The EPA dropped a subtle hint of furthering UN Agenda 21. It’s so subtle that even outraged conservatives don’t recognize it.
UN Agenda 21 – review
The United Nations describes UN Agenda 21 as “a comprehensive plan of action” to promote “sustainable development.” That’s supposed to mean development that does not affect the environment long-term. It actually means limiting population growth and expansion, and controlling where people live and work, how and what they eat, etc.
Mike Opelka, writing at The Blaze, describes UN Agenda 21 more honestly. It directly threatens the concept “private property,” by proving yet another ground for eminent domain. The usual “sustainable development plan” includes:
- High-density, mixed-use condominiums (“dingbats”) that replace single-family homes.
- A city plan “allowing” a person to live within walking (or bicycle) distance to shopping and his work. Failing that, it expects a person to live within an easy walk of a bus, train, or subway station.
- Seizing vast tracts of farmland and other land to “return it to the wild.”
- Dormitory-style living.
- No place to park your car—so that you will give it up.
- Limiting travel to a very narrow or closely-defined range.
- Cornering the food supply.
Mass demonstrations would be very difficult to arrange. Worse than that, this could kill churches, private schools, and any sort of club that holds private meetings. No dictator could ask for a better set-up.
The EPA hint
Last week, the author of the Guns and Religion blog wrote of getting an interesting item in the mail. It was a coloring book titled Save our Species! Many of the animals it depicts are not “species” at all, but variants on a common theme. (An aside: evolutionists like to talk about natural selection as the engine for the diversity of species. But these same people suggest that man could threaten that diversity. It is almost as if they now say that natural selection no longer works. Some people should get their stories straight.)
The publisher of that coloring book: the United States Environmental Protection Agency. The front cover lists the programs that produced the book:
- The Endangered Species Protection Program
- Pesticide Programs
The G&R author made two points. First, he did not have anyone in his immediate family who would enjoy a coloring book. Second, the cost of mailing easily approached $1 a copy. Why is the EPA sending coloring books by bulk mail when the country is nearly bankrupt? The ARRA News Service agrees.
The real agenda
But G&R and ARRA News miss the point. Any waste of government money is bad enough. But whether the EPA prints hard copies and sends them through the mail, or publishes it on-line, doesn’t matter. What matters is the work itself. It is a propaganda piece for children. The message is plain: the grown-ups are killing all sorts of lovely, multicolored animals! People must do something to stop it!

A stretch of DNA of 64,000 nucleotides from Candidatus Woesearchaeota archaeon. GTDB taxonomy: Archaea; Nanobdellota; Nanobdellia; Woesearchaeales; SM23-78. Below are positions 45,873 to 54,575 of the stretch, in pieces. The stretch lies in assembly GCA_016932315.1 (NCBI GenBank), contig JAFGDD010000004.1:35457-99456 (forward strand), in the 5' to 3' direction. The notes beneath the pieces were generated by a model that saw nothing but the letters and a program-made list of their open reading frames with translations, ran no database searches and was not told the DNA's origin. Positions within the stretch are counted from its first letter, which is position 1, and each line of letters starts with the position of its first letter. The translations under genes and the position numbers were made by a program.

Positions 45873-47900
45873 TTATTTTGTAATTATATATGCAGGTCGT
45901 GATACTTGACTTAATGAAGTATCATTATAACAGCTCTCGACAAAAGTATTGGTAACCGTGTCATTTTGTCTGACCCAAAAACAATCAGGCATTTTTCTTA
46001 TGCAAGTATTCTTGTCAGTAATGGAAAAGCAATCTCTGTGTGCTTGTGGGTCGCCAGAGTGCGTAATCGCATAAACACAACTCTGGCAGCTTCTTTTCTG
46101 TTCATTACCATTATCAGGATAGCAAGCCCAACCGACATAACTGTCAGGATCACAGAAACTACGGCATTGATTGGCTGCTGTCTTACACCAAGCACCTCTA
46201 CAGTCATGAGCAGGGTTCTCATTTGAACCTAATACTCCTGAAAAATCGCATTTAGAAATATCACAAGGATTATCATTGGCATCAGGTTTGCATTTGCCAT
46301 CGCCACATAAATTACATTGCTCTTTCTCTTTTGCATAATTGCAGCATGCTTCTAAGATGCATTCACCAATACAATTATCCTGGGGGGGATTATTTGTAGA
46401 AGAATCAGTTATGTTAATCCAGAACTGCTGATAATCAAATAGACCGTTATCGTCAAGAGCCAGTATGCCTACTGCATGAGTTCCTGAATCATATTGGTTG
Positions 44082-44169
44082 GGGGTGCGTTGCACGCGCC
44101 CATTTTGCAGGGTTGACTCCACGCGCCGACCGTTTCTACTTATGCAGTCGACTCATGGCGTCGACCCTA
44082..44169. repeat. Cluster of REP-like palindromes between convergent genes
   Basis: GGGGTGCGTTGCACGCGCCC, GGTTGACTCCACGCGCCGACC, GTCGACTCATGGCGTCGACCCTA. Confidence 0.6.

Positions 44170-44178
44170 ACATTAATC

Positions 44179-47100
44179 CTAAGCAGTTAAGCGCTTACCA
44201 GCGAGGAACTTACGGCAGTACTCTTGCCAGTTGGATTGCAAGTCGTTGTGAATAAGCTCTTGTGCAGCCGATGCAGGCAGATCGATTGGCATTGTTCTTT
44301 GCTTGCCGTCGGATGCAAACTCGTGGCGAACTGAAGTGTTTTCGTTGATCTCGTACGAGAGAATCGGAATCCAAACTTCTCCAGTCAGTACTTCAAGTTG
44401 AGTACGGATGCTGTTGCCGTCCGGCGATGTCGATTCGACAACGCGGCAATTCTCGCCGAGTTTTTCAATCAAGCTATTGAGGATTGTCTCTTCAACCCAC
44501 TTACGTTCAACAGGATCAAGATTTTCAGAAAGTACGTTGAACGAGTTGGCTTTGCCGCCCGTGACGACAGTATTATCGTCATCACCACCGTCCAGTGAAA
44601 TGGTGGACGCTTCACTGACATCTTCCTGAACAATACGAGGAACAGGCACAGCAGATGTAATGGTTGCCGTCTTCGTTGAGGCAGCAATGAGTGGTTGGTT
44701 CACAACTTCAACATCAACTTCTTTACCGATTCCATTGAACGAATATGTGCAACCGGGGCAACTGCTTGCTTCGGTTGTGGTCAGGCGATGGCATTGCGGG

Something, maybe, like UN Agenda 21? Something like returning vast tracts of farmland and forest land to the wild, and forcing us all to live in cities with college-campus-style plans?
Where might this lead?
Americans have “managed” their wildlife almost since America won its independence. Sometimes the government has miscalculated, with disastrous results. The near loss of the mule deer in the West is a prize example.
Not all wildlife management programs end in tragedy. Pennsylvania officials reintroduced elk, or “wapiti,” to their western lands in the last century. Officials plant “herbs” that elk love to feed on, define and protect a range for the elk, and allow limited hunting. The elk herd has grown to more than 700 head. The local economy benefits from visitors who come to Benezette, PA, and other towns in the elk range, to watch elk from afar and hear them during the rut season.
UN Agenda 21 would change all that. The most likely “sustainable development” plan would force Benezette and the other towns to evacuate. It would allow only authorized rangers (and, perhaps, well-connected civilians) to view the elk. The elk herd could grow larger than the land could support. And then the wildlife planners would introduce another, dangerous element: the gray wolf. In fact, gray wolves have decimated elk herds in the Rocky Mountains. Pennsylvania officials brought their first elk specimens from those mountains. What will they do when the wolves threaten to kill all the elk? (Wolves do not kill only when they’re hungry. They kill for sport, and often bury their kills to eat later.)
But of course, real wildlife management has never been the point of UN Agenda 21. The point is human management and human control. The un-worthies at the UN don’t care what happens to the animals. If one animal kills another, and for sport, that doesn’t matter. The idea is to limit human beings’ choices of where and how to live, work, shop, eat, and travel.
A pretty coloring book does not change that. And when the government prints it, it becomes an instrument of propaganda. That, and not the costs of printing and mailing, is the real threat.
Featured image: A bull elk (Cervus canadensis) bellows a warning to his fellows to steer clear. From a viewing blind near Hicks Run, PA. Photo: CNAV.
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Terry A. Hurlbut has been a student of politics, philosophy, and science for more than 35 years. He is a graduate of Yale College and has served as a physician-level laboratory administrator in a 250-bed community hospital. He also is a serious student of the Bible, is conversant in its two primary original languages, and has followed the creation-science movement closely since 1993.
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